Herc's Building Saved, But What About Other Mitchell Lamas?
Photo by ra41 via flickr
BIRTHPLACE OF HIP HOP — The city's housing department beat the wolves from the door of a Bronx building, saying no to a developer whom tenants feared would kick them out and flip their building—credited as being the birthplace of hip-hop—for a handsome profit.
Kool Herc, who pioneered hip-hop in the summer of 1973 in block parties he DJed at the Mitchell Lama building at 1520 Sedgwick spoke warmly of his life there and of the need to maintain places for people without buckets of money to live. "I didn't know what this whole thing would turn into, but we never gave up," he said of campaign dubbed "Save 1520". “I just hope people realize it's a we thing, not a me thing. It's about everybody's affordable housing, not just 1520. It's about people getting that step into the American dream."
But the wolves are still circling at affordable housing developments across the city. Tenants and housing activists say the decision that saved 1520 Sedgwick from a speculative deal needs to be repeated across the five boroughs.
This is the first time HPD has prohibited the sale of a Mitchell Lama building. But tenants at 1520 and affordable housing advocates hope it won't be the last.
"We are hoping that this will be a model for other buildings," said Maggie Russell Ciardi, executive director of Tenants and Neighbors, a statewide housing pressure group. "In the past few years 16,000 units of Mitchell Lama housing have been lost to speculative sales. It is imperative that HPD say no to speculators who are trying to flip these properties and are putting New Yorkers at risk."
On Monday the city's department of Housing Preservation and Development quashed a bid by Mark Karasick, a private real estate developer who wanted to buy 1520 Sedgwick from its current owner, saying the price was way too high.
"We felt the purchase price did not make financial sense," said Neill Coleman, spokesperson for HPD. "Basically it was a decision on the economics of the sale price which we didn't feel was supportable for a Mitchell Lama building," he said.
HPD compared how much money the building generated in rent with how much Karasick would have to borrow to pay the undisclosed amount he and owner Frank Phelan were discussing and decided the numbers wouldn't work, Coleman said. "Looking at what current rents are, what rent increases would be permitted under Mitchell Lama, what the costs of running that building are and acknowledging that they would want to make some profit, we determined they would not be able to make a profit without seriously cutting services, significantly increasing rents or deferring maintenance. We wouldn't want to see that happen in any way."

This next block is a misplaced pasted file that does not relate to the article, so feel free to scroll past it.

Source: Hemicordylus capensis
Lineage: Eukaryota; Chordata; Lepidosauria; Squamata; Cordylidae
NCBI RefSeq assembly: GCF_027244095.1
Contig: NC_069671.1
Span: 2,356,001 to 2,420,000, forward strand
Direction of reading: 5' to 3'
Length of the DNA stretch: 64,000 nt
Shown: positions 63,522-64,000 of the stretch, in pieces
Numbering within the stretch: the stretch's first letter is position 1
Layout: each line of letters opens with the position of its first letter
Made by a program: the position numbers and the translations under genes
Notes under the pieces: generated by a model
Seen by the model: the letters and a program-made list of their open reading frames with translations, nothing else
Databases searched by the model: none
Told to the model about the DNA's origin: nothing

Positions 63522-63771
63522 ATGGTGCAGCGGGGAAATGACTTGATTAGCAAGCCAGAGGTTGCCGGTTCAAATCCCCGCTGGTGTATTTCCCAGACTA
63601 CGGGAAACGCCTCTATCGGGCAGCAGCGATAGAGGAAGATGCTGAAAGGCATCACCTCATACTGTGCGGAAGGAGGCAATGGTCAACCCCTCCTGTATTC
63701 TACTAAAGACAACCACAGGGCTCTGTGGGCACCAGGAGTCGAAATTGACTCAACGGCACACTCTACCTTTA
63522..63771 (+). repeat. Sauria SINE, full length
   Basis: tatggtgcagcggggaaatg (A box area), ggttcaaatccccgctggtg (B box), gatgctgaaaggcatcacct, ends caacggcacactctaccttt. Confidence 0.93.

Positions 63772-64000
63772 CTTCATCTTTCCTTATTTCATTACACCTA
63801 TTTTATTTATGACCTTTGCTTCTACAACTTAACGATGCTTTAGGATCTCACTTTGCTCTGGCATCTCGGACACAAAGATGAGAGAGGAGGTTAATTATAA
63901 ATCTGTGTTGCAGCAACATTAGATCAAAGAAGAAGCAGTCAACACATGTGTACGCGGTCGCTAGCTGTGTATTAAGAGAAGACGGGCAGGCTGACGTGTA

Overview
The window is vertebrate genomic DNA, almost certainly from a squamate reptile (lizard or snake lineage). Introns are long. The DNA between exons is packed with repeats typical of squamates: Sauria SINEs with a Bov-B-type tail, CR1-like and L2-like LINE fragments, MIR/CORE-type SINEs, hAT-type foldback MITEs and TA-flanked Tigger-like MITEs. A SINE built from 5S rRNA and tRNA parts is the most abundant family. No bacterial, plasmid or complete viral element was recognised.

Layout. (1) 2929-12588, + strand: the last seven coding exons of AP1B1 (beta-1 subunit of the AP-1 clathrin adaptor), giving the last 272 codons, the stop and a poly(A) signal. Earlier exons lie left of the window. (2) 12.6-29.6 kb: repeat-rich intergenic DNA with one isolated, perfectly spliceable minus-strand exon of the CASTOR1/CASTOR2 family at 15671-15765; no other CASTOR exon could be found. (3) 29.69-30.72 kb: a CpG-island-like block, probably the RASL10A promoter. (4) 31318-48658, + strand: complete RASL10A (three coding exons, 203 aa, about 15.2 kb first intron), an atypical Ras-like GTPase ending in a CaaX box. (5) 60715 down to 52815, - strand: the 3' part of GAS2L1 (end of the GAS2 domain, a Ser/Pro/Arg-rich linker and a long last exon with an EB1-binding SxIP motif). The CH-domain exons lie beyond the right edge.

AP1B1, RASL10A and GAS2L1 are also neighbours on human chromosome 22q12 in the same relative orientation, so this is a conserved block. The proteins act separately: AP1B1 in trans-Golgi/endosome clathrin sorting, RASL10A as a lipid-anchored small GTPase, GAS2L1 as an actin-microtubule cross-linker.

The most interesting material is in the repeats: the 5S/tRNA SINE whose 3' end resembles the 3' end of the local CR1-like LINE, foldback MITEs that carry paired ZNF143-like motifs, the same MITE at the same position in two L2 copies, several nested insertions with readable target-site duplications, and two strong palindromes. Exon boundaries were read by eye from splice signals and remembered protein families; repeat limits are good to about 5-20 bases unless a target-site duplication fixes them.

An attorney for Mr. Karasick did not return a phone call seeking comment on the quashed deal. HPD has jurisdiction over the building because it is part of the Mitchell Lama affordable housing program, under which private landlords receive a variety of tax breaks and financial assistance in exchange for keeping rents at prices low and moderate income people can afford.
Some Mitchell Lama buildings are supervised by the state and others by the city. Owners can take their buildings out of the program, renouncing the tax breaks and paying off debts to the city after thirty years. Once a building has left the Mitchell Lama program the city or state no longer holds supervising authority. Frank Phelan, the owner of the Sedgwick Avenue building has not taken it out of Mitchell Lama. Calls to his home and attorney were not returned Monday evening.
On Monday a score of tenants crowded into the first floor community room Monday to cheer as U.S. Sen Charles Schumer announced HPD's decision and Kool Herc rallied forces for a broader defense of affordable housing. They called the HPD decision a bold rebuke to the culture of real estate speculation they feared would chase them from their homes.
"I think this decision is great, that HPD finally stepped up. It's a victory, basically, but we're not there yet," said Shioban Bermudez, 26, whose factory worker and school aide parent's raised she and her siblings at 1520 and who is raising her family there in a three bedroom apartment that costs $1,345. Rental assistance for her disabled son and elderly father provides for part of that amount, she said. "Obviously I didn't have anywhere else to go," she said, explaining why she was deeply involved in the months-long campaign to keep the building affordable.
Schumer praised HPD's decision and said real estate speculators should be on notice. "Speculative buyers in New York had better look elsewhere to make a quick buck. This decision means this building can't be bought for this huge, huge price and then flipped," he said. "With housing prices rising and the foreclosure crisis gripping countless communities, we need to be doing everything in our power to keep low and middle income New Yorkers in their homes. Blocking this sale is nothing less than a milestone in that effort.”